NZi3 Hero

NZi3: transforming ideas from the lab into industry innovations

NZi3 is a state-of-the-art building that houses the National ICT Innovation Institute. It is based at the University of Canterbury. The institute is a ‘hothouse’ of strategic ICT research and aims to be a globally recognised innovation centre that transforms ideas from the lab, across the innovation gap, into industry.

In 2002 following calls from the tertiary education system in New Zealand to find ways to drive greater engagement between industry and academic research, particularly in IT, the decision was made to build this facility. The project was funded by the New Zealand Government and industry players including Tait Electronics, Jade Software, IBM and HP.

University of Canterbury’s aims:

  • To build a facility to help drive better engagement between industry and academic research particularly in the area of IT. 
  • To develop a building that would be flexible in use and adaptable for the future, and which would foster communication, innovation and creativity.

What we did:

Hawkins was engaged as the lead contractor on this project, tasked with making this 70m-long, 16m-wide building a reality. Situated on the corner of Engineering Road and Creyke Road on the University of Canterbury campus, the building measures 2,400m2 over two levels, with the upper level directly connecting to the adjacent engineering faculty.

The building provides a large open plan area on level two with offices and open display areas on the ground floor. There are no structural elements intruding on the floor area, which gives the university flexibility for future use.

In order to reduce construction time and material wastage and to improve quality control, we selected prefabricated components over on-site fabrication wherever possible. Structural steel trusses were manufactured and transported in 18-metre lengths and site welded together. Attention to detail in construction was paramount, as the accuracy of the bolts on the trusses had to be +/- 2mm at either end.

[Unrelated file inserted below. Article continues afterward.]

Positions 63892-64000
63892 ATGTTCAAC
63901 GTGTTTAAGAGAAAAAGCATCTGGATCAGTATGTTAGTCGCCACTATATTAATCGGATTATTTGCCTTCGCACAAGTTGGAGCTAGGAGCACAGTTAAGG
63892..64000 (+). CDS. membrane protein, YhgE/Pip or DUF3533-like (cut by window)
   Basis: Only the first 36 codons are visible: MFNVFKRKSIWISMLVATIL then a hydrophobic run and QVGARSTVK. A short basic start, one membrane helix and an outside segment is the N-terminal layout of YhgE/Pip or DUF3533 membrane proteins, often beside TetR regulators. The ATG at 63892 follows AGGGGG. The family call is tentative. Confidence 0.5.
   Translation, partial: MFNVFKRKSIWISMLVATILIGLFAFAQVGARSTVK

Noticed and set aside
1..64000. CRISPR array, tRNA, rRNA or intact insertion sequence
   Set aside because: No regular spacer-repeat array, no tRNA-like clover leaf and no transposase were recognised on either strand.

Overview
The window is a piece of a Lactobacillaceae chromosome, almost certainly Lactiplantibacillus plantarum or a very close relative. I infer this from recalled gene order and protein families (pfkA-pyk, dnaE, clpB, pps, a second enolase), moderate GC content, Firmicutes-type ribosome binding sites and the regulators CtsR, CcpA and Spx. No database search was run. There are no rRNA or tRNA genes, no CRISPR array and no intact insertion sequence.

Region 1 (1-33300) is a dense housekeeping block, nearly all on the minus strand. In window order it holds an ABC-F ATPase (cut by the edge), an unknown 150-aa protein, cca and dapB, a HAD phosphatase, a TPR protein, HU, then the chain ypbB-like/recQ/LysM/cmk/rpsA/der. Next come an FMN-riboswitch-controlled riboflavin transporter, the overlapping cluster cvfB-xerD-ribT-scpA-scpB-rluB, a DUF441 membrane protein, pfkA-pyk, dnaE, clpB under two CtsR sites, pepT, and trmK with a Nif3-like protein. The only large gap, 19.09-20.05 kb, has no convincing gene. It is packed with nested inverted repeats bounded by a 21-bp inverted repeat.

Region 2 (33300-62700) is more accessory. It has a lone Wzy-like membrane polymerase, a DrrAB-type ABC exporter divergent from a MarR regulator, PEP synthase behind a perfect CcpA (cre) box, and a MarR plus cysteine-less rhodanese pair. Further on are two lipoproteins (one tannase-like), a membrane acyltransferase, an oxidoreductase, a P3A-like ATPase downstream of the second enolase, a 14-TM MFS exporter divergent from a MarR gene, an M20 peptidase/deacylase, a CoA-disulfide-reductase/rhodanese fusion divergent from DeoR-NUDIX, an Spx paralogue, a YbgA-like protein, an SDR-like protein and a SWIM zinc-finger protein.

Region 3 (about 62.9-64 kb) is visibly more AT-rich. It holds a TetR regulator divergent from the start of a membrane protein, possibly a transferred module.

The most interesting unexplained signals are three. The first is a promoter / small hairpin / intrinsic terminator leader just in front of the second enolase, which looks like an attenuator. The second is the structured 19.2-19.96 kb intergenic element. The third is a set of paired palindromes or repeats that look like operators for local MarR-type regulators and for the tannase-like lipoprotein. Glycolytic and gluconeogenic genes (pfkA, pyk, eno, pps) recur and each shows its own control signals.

NZi3 was the pilot project to employ the New Zealand Green Star Education Tool, gaining ‘five stars’ for the design. Features such as rainwater collection, solar power, automatic windows to control temperature and CO² levels, and the use of phase change material (PCM) to help regulate the internal temperature are some of the green technologies incorporated in the building.

In fact the use of PCM (the first time it’s ever been used in New Zealand) meant that there was no need for a chilled water cooling system on the upper floor. This reduced energy consumption and the associated maintenance.

The Green Star programme covered all aspects of the building’s construction from materials selection to waste minimisation and recycling. We enforced a strict waste management policy on site with 73% of construction waste being re-used or recycled.

Unique challenges:

  • It was critical to manage noise and vibration during the piling phase to minimise disturbance to sensitive equipment in the adjacent College of Engineering. The building has also been constructed on rib-raft pods for insulation, not common for buildings with such a large floor plate and structure.
  • The site itself presented a significant challenge for this type of structure as it featured sandy gravels with a shallow silt layer compounded by a high water table approximately 1 metre below the ground surface. Consequently, the foundations of the building are on 900mm diameter bored piles located under main structural elements, such as the in situ reinforced concrete shear wall and precast tilt-up panels.
  • With such a high water table and a storm water system that discharges into a protected waterway, all dewatering and site run off had to be managed with extreme care. The use of an extensive silt filtration system required careful management by Hawkins.
  • Other challenges included complex formwork and skilled concrete placing for the four structural walls’ angled and faceted shaping. There was also a myriad of cabling and services run under a raised floor system, including automatic blinds, high tech mechanical services, innovative lighting systems and extensive data cabling and communications.

The outcome:

NZi3 offers a unique fusion of the best of New Zealand’s ICT academic expertise with industry-driven research. It houses 50 post-graduate students and 30 researchers who are all working on long-term projects that require a creative approach.

The NZi3 building is a world-class advertisement for the high-tech activities that it houses, forcefully conveying the message that the future is being defined within this innovative glass, concrete and steel structure.